Sometimes weird, sometimes worse

We know that when we have to go to public toilets is not always easy and comfortable but you may not know that in other countries things may be different: sometimes weird, sometimes worse.

Here’s a list of 20 different things you may encounter in public bathrooms of different countries.

1. The right use of Japanese toilets

In Japan, you may expect to find only the most technological bathrooms but somewhere you can still find the old squat toilets which are a little different than a classic squat toilet you may be used to. These, in fact, caused many problems due to the bad usage of these toilets by tourists with the result of smelly and dirty toilets, something Japanese are not inclined to. So, especially in Kyoto, some stickers have been attached around the city to inform how to correctly use the facilities.

Japanese squat toilet

2. The old lady in South Korean toilets

You shouldn’t freak out if, in South Korea, you see an old lady entering a public bathroom because she’s there to clean it up especially if she gets in while you’re still inside doing your things. They are called ajumma, Korean jargon for tough middle-aged women and their presence may cause awkward situation if don’t know that or you can’t handle it but it’s a cultural thing and she’s there just to do her job. So, don’t be upset!

3. Snakes from Australian toilets

In Australia when the climate gets particularly dry, snakes get thirsty and look for hydration they normally find in toilets. This behavior mostly happens during the mating season, because using more energy they need more water. Although they’re not venomous and dangerous, it may be very scary to find one in your toilet.

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Snake in Australian toilet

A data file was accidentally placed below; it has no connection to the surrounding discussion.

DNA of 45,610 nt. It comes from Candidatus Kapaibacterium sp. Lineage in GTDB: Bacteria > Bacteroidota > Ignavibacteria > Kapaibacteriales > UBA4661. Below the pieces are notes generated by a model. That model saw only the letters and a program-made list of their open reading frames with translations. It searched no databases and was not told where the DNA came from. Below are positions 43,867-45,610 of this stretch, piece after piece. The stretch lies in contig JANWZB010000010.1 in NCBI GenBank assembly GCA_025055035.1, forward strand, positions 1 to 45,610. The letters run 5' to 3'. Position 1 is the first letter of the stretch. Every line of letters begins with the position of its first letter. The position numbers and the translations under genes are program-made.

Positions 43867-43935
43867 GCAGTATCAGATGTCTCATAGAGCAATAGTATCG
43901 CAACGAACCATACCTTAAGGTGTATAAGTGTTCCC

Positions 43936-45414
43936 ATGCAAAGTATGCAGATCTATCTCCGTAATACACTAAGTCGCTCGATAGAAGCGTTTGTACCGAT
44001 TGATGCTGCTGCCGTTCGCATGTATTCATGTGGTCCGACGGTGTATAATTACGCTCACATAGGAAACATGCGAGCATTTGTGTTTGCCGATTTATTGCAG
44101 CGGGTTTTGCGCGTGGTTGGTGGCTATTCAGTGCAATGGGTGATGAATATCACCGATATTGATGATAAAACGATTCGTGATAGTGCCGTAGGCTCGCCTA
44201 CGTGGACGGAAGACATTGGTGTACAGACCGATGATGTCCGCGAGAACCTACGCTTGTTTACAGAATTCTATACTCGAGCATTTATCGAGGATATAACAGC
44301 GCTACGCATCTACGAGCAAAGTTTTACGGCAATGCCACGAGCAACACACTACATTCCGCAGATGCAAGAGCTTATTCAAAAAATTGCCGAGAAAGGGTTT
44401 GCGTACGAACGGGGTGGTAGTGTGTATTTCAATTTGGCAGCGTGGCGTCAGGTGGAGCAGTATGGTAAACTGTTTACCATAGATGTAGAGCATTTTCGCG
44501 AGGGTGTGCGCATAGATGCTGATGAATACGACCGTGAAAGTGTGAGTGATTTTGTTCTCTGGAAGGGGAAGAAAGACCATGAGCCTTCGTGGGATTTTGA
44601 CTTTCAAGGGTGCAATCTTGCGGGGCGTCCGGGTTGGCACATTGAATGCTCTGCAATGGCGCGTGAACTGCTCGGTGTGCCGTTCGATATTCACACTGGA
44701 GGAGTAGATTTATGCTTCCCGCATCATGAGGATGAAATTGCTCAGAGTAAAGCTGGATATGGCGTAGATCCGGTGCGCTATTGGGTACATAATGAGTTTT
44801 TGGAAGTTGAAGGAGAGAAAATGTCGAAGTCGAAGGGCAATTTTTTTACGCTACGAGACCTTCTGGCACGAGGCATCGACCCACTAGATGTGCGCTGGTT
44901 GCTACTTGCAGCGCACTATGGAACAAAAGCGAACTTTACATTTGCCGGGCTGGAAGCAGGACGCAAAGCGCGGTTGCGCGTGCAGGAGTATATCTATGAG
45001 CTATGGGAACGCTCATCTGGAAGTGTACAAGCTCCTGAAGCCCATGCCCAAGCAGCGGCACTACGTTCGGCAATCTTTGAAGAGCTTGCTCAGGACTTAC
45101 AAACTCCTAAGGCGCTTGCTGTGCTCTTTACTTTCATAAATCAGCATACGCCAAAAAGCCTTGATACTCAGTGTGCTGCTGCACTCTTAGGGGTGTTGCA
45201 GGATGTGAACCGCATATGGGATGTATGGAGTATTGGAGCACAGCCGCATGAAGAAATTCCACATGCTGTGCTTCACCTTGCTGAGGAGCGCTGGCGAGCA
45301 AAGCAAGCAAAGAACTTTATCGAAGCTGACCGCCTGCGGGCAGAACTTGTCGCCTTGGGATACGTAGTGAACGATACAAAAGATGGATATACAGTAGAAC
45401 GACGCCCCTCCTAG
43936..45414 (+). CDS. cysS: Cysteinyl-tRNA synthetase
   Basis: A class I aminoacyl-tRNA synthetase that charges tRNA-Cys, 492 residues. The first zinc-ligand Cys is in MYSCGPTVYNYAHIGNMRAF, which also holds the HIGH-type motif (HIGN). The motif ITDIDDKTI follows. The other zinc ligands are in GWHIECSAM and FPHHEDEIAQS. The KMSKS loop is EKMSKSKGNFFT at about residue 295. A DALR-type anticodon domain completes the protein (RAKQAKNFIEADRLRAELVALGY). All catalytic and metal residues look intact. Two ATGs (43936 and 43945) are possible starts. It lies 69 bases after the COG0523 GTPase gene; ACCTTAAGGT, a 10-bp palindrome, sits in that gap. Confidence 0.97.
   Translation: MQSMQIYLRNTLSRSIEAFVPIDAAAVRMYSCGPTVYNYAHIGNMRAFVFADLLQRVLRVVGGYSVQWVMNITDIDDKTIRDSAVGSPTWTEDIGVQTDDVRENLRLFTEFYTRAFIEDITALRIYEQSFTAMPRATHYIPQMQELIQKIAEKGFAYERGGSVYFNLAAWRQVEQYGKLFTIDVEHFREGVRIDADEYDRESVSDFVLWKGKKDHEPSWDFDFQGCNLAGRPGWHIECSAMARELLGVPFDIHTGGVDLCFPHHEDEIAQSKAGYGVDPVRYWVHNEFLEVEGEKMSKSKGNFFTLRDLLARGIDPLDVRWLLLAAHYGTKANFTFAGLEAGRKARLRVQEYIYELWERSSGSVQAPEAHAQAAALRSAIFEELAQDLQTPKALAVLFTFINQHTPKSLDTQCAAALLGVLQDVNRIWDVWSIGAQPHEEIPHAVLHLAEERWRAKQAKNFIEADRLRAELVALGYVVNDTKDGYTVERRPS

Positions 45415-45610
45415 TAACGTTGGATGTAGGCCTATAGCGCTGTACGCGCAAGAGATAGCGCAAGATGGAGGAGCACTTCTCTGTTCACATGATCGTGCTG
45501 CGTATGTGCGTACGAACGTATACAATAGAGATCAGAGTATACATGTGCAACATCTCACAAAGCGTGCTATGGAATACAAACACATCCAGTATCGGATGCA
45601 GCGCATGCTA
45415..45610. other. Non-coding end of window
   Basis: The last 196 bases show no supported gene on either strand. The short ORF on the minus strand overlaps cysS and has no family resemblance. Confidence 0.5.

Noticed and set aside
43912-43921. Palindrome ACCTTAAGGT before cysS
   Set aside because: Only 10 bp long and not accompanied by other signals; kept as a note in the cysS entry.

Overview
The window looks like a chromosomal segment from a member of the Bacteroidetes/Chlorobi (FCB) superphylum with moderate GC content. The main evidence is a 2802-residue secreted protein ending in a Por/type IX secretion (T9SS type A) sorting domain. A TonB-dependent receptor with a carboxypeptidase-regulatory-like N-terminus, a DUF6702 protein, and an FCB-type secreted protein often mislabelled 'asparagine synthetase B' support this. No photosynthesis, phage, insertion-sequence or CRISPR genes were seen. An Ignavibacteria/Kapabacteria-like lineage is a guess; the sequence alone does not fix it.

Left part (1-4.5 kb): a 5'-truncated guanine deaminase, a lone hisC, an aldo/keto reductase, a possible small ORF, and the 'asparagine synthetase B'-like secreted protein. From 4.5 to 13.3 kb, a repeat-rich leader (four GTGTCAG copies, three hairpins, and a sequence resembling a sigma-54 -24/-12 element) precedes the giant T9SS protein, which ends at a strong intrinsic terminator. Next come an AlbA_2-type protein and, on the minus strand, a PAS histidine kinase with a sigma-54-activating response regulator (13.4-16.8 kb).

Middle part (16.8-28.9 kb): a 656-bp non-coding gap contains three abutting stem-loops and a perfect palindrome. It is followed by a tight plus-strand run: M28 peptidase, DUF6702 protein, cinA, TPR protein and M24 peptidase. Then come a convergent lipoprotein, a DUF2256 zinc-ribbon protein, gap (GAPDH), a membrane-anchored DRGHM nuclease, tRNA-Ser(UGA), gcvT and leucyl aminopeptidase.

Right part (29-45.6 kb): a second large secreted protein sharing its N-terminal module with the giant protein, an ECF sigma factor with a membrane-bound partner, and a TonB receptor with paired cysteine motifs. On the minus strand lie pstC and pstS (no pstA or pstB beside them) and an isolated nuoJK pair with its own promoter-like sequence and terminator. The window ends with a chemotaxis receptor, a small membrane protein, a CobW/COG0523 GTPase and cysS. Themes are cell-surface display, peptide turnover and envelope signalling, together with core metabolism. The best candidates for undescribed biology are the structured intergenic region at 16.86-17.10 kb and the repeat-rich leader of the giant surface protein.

4. Urinals in France

France started introducing open-air urinals to stop public urination in 2018 to reduce public urination. They look like a sort of red boxes. They have a layer of straw and sawdust inside to keep odor away. Then the straw can be used as compost. They are called urittrottoirs (a blend of the French words for ‘urinate’ and ‘pavement’).

Uritrottoir

5. The lack of toilets in India

Having a toilet in India is not something taken for granted. Even though only 47% of Indian have a toilet at home, only 3% of the population use a public toilet. This leaves millions of Indians to defecate in the streets and out in the open air. For them, it’s easier to have access to a mobile phone than to a toilet.

Indian public toilet

6. Bring your own toilet paper in Cuba

You may be surprised, but in Cuba, there’s no enough money to provide toilet paper in public bathrooms, so you’d better bring your own paper roll or any surrogate if you think you’ll need to go to the toilet.

7. Dump in a Scottish toilet

Considered as a law but it’s only an old Scottish custom, allowing anyone who knocks on the door to use your toilet is something still alive. This likely comes from an old law that gave free passage through someone’s land and morphed into the tradition of letting drunk folks to use your toilet.

8. Sweden public toilets are not free

In Sweden, you should save some coins if you think you’ll need a public toilet because they are not free but the pay toilet system ensures to upkeep public bathrooms always clean and tidy.

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9. Egyptian toilet paper isn’t free